Learn to control visual contrast
Demonstrates how he’s able to balance the competing demands of a complicated illustration using just three simple rules…
ainting digitally is almost without its limits. You have access to any colours you want, a massive selection of brushes, as many layers as your computer can handle, and the power to introduce tons of detail and texture very easily.
However, bringing these factors together in the same piece is likely to result in a poor illustration. For this reason, half of good painting is about knowing anatomy, texture, light and so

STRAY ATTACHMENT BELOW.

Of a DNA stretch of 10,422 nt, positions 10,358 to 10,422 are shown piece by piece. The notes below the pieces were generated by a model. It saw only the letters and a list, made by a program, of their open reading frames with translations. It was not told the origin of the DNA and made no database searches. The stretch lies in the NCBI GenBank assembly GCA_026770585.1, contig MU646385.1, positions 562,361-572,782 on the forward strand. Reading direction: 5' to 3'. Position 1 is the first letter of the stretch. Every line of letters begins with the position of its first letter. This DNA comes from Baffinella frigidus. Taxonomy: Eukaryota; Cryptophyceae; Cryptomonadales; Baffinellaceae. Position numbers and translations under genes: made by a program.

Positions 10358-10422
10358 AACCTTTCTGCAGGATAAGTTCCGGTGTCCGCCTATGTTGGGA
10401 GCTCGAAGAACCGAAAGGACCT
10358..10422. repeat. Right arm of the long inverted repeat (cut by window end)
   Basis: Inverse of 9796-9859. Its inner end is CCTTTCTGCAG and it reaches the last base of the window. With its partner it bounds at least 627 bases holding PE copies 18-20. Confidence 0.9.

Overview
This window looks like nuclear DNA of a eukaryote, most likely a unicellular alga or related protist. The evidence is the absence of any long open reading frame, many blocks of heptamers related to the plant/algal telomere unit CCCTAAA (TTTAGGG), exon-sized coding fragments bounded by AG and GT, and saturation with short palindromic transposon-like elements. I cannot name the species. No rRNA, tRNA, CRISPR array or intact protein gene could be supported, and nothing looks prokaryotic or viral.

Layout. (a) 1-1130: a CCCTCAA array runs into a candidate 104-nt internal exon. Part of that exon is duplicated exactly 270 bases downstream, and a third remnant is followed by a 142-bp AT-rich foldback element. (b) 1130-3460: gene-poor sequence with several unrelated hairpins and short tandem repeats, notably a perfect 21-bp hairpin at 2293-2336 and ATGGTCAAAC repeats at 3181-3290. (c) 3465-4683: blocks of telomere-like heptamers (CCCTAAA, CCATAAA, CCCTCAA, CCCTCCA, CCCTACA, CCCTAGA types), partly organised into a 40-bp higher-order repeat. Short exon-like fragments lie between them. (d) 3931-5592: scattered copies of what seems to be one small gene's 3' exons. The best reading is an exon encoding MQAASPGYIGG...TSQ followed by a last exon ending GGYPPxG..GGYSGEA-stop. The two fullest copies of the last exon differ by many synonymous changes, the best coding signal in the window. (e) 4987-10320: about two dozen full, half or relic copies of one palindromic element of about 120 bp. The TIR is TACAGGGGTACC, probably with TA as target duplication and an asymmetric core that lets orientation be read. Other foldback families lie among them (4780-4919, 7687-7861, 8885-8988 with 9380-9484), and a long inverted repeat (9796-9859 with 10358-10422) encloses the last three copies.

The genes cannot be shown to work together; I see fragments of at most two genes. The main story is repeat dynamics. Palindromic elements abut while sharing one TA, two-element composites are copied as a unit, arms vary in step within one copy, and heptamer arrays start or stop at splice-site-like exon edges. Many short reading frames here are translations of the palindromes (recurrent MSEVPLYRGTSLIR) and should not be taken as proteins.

pforth. The other half is about controlling those choices and aligning conflicting elements to what the image is saying. Most of the tricks I use to discipline my art process come from one design principle: contrast control in composition. The rules for contrast control have three parts. First, people’s eyes are drawn to higher contrast areas. Second, too many high-contrast areas are fatiguing to the eye. Third, areas of interest should be surrounded by areas of simplicity or rest, and this fluctuation of rest and detail should create paths you want your audience’s eyes to travel along. These rules are simple to remember, but difficult to apply while painting.
This control over contrasts must be expressed simultaneously in the colours of the piece, the values, the edges, the textures and more. All these things must also be done in context: the detail areas should communicate the story, and the rest areas can’t be too boring or messy!